GUTA President

The President of the Ghana Union of Traders Association (GUTA), Dr. Joseph Obeng, says the government’s proposed Import Restriction Bill is not backed by data.

The Trade Minister, K.T. Hammond is set to lay a legislative instrument before Parliament this week seeking to restrict the importation of certain products into the country.

These include, rice, poultry, animal and vegetable oil, margarine, fruit juices, soft drink, mosquito coil and insecticide, soaps and detergents, fish, clothing and apparel and cement.

However, commenting on the Bill on Joy FM’s Super Morning Show, the GUTA President explained that the Minister has failed to provide data to buttress his proposition.

He explained that, previous import restrictions on products like poultry had failed to live up to expectation, taking into consideration the fact that Ghana’s supply of poultry is currently 90% imported.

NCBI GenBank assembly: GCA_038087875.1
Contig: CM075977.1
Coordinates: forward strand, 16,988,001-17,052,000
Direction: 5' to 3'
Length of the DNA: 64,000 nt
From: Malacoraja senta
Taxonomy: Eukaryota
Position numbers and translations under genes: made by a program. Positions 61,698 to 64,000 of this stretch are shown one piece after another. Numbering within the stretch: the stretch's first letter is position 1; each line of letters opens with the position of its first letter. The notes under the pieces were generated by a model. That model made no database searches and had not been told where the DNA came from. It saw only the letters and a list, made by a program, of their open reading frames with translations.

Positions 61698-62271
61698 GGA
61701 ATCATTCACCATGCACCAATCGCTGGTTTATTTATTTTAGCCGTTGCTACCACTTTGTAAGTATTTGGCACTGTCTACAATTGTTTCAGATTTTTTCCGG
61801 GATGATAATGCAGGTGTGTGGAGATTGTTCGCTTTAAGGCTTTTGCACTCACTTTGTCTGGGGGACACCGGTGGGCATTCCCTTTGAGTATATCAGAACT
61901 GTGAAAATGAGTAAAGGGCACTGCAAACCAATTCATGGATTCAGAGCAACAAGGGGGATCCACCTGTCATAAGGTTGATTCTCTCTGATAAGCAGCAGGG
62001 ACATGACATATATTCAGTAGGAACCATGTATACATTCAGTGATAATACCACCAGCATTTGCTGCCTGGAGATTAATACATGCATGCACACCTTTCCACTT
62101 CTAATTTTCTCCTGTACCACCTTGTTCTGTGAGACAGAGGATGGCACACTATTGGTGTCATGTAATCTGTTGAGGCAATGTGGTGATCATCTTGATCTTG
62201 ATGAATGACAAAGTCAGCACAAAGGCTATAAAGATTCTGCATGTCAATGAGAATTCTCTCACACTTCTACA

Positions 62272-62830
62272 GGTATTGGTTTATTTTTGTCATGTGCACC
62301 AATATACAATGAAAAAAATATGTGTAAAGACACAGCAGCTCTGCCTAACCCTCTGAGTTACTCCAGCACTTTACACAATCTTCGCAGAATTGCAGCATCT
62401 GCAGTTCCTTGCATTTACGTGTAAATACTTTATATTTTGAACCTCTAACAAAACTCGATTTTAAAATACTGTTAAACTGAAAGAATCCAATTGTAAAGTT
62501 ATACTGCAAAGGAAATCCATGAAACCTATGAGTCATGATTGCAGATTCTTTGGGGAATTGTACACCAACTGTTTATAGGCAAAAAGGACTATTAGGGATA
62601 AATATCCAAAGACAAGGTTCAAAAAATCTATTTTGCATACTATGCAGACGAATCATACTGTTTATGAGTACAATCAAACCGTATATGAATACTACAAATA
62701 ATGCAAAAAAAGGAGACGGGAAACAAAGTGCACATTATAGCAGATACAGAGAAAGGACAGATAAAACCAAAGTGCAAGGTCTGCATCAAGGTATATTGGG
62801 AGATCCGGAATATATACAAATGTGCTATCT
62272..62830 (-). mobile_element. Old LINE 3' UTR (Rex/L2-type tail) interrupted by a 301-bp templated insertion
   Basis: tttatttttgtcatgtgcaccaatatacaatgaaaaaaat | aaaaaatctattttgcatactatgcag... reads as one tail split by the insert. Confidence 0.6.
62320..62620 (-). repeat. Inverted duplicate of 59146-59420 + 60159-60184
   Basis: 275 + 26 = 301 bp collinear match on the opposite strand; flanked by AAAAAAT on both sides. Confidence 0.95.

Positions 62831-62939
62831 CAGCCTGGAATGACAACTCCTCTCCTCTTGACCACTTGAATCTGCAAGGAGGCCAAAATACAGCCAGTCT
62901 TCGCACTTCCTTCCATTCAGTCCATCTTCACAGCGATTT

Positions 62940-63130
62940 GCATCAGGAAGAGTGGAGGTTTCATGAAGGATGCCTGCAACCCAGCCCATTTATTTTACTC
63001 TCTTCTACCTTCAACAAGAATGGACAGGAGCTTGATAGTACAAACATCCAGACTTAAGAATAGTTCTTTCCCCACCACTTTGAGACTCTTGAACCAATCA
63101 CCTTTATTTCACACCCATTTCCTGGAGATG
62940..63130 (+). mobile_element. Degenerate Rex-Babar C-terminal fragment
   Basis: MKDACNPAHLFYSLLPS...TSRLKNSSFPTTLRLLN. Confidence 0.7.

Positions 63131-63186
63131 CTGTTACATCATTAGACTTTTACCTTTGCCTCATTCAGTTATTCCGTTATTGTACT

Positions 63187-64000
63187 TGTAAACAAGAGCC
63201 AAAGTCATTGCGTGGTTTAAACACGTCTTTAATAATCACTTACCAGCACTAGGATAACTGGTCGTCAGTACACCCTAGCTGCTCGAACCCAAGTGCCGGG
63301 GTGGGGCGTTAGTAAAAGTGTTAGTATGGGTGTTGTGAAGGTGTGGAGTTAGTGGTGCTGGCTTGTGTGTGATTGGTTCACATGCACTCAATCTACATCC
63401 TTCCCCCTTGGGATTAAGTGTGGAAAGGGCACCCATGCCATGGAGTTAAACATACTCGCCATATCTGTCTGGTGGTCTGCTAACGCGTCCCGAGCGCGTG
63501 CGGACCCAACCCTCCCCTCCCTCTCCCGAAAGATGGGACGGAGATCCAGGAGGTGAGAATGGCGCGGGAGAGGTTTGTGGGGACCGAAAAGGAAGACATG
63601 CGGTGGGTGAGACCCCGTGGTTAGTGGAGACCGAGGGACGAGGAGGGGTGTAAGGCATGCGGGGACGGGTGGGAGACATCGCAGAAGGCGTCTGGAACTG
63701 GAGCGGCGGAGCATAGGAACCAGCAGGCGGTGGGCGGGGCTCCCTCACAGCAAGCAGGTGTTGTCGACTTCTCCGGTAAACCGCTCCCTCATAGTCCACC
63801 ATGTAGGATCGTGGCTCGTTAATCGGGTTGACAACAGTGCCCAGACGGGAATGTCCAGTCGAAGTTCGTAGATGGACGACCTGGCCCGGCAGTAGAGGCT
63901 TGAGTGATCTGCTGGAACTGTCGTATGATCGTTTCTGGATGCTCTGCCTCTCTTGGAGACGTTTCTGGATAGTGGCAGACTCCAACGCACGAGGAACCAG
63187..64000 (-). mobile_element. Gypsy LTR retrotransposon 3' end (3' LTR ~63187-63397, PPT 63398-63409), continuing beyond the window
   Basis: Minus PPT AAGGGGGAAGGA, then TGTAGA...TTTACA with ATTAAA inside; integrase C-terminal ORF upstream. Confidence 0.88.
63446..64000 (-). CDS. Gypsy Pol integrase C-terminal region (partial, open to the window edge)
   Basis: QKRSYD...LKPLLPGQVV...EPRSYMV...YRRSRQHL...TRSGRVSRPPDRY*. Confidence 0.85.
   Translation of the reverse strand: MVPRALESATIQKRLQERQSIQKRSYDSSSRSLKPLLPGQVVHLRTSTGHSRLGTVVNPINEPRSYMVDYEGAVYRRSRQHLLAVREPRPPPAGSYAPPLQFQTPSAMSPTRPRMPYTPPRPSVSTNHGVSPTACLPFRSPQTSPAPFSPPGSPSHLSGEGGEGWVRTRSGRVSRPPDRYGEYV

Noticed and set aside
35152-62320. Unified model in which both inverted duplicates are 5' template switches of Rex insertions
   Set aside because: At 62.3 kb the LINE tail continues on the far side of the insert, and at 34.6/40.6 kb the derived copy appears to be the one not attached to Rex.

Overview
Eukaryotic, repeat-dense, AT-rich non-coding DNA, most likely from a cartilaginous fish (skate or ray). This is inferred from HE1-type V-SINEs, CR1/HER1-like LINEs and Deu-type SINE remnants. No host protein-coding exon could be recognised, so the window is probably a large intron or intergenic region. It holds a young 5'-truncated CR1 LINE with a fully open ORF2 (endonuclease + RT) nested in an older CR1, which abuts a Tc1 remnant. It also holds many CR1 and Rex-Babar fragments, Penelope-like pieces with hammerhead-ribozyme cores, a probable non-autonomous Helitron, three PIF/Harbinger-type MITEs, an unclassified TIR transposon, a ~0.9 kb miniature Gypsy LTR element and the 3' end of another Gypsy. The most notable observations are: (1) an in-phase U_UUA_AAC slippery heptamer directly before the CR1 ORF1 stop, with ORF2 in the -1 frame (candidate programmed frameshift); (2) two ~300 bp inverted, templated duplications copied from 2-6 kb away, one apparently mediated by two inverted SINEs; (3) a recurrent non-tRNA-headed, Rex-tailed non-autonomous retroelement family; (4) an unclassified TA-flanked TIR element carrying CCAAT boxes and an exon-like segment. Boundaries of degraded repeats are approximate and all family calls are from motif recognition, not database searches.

“We don’t even have any good reference with it because as I’m speaking there’s still restriction on poultry products but what do we see? We don’t have anything to show that this is a good reference point. We still have a shortfall of about 90% of the demand of consumption and so what do we have to show?” he said.

He noted that there have been no provisions also in the L.I. to cater for monopoly-related abuses.

He said the import restrictions bill should it be passed would be subjected to abuses and the L.I. in its current form does not safeguard against that.

Dr. Obeng further noted that without data backing the bill and measures put in place to ensure that local industries are up to the task to meet demand, the restriction will prove counterproductive.

“And then there’s also no data. It is not backed by data. When you say that you’re restricting imports, what you’re saying is that they’re telling you to reduce the import that you do and look from within what we produce and buy from it.

“And we haven’t done anything to show us that we can be able to get that shortfall from within and that’s what we’re talking about, that we cannot do the restriction thing in isolation.

“You’ll have to do it side by side with your programmes and measures, your timelines that will show that you’re serious about shoring up the local production so that we will be able to continue with our businesses,” he said.

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